Tucked away in a hidden canyon within Cleveland National Forest, the hike to Three Sisters Falls is remote, spectacular, and fun. Boulder Creek cascades down three smooth granite levels, the "three sisters," and leaves fresh pools where you can swim, dip your feet in, or just enjoy the vibe. I've also included an optional hike extension to Eagle Peak, a stunning summit that dominates the landscape around the area, including the San Diego River valley.
- Video and Turn-by-Turn Directions to Hike Three Sisters Falls
- How to Get to the Trailhead
- Insider Tips & Recommendations for the Hike
When planning, always check the park website and social media to make sure the trails are open. Similarly, check the weather and road conditions.
The best time to visit is in the winter or after it rains. Three Sisters Falls can be dry.
Where is Three Sisters Falls?
Getting to the trailhead is half of the fun as you travel down Boulder Creek Road, which is gravel. It's doable by low-clearance 2WD vehicles, but does have many washboarded sections. Use this trailhead address:
Three Sisters Falls Trailhead, Boulder Creek Rd, Santa Ysabel, CA 92070
This is an extremely popular hike. If you arrive later in the morning, the parking lot may be full already. I've arrived shortly after sunrise and had it to myself. The best times are very early or later in the afternoon.
Gear For the Hike
The best time to hike here is in the cooler months or early in the morning before it gets hot. Bring at least 1L of water, 2L if it's very hot. If you like to use trekking poles, they'll be helpful on the way back up from the falls. There's no scrambling, but some sections are rocky. If there's water in the falls, you can also take a dip, so plan accordingly.
I waste my time with lousy hiking gear so you don't have to. Only the winners get onto my gear page. There's no fluff, sponsorships, or promotions. It's just gear I personally use, have tested, and recommend. Right now I'm liking my inReach Mini 2, Garmin Epix, and Lone Peak 6 shoes.
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Three Sisters Falls & Eagle Peak Maps
Note that this hike is a "downhill first, climb back out" experience, just like hikes into the Grand Canyon. It's much easier to hike downhill to the falls than it is to hike back out. You need to plan on doing the bulk of the work when you hike back out.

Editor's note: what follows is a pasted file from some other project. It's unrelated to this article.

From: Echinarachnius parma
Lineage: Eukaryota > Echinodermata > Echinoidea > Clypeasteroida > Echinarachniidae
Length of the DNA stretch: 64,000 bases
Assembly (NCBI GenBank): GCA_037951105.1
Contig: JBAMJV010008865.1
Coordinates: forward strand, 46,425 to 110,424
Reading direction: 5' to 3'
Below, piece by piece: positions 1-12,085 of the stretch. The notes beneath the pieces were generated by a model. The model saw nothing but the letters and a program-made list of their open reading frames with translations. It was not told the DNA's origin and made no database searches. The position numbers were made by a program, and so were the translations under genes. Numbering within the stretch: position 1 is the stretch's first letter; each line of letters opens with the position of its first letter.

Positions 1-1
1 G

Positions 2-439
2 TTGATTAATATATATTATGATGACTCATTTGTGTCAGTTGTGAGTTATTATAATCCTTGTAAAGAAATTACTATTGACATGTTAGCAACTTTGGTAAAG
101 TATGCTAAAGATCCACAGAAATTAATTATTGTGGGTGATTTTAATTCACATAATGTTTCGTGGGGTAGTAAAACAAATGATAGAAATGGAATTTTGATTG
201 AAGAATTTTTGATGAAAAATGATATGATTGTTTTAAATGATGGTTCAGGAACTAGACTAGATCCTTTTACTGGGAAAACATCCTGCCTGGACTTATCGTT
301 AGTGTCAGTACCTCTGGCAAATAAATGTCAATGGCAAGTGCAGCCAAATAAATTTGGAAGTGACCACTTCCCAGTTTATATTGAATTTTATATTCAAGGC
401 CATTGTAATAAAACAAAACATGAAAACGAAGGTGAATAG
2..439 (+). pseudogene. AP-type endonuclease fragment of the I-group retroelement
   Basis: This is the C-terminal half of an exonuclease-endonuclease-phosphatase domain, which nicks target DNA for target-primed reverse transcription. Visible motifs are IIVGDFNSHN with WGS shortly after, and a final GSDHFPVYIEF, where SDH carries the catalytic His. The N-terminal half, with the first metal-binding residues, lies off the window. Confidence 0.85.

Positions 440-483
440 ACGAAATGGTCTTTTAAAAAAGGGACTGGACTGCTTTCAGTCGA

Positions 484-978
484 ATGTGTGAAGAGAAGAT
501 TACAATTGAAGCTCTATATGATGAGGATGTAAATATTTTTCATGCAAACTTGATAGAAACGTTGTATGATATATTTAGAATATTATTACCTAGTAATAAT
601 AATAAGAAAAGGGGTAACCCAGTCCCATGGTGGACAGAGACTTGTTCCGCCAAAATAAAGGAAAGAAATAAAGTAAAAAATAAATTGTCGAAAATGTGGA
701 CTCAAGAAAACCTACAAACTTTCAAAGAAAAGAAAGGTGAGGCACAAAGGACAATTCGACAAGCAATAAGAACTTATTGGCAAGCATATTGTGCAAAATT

In years past this hike was considered very challenging, with some boulder scrambles and sketchy rope sections. Today the trail is rebuilt and rerouted, and you are able to just hike the whole way. There are no sketchy sections on this hike.
And if you fitness allows, I highly recommend adding on the side trip to Eagle Peak, which you can combine with a trip to the falls. I've included directions in the video and photos below. The Eagle Peak extension adds about 3.3 miles and 750 feet of climbing, making it about 7.7 miles with 1700 feet of climbing total.
Guides to Help You Navigate
Three Sisters Falls Hike Directions
Turn by Turn Directions
Engelmann oak trees are one of the few native trees found in San Diego county. Native peoples harvested the acorns from these oaks. Today they're an increasingly rare sight as suburban development encroaches on wilderness.
From 1870 to 1900 sheep herding was one of the industries in this area.
There's not an easy way to get to the upper fall and it's discouraged by the Forest Service. Be smart and stay safe.
Optional Eagle Peak Hike
Eagle Peak can sometimes be closed to protect peregrine falcons breeding areas. I've noticed that the closures sometimes don't include the trail, but sometimes may. Check the website and closure map before you go.
This Guide Was Written by Cris Hazzard
Hi, I'm Cris Hazzard, aka Hiking Guy, a professional outdoors guide, hiking expert, and author based in Southern California. I created this website to share all the great hikes I do with everyone else out there. This site is different because it gives detailed directions that even the beginning hiker can follow. I also share what hiking gear works and doesn't so you don't waste money. I don't do sponsored or promoted content; I share only the gear recommendations, hikes, and tips that I would with my family and friends. If you like the website and YouTube channel, please support these free guides (I couldn't do it without folks like you!).
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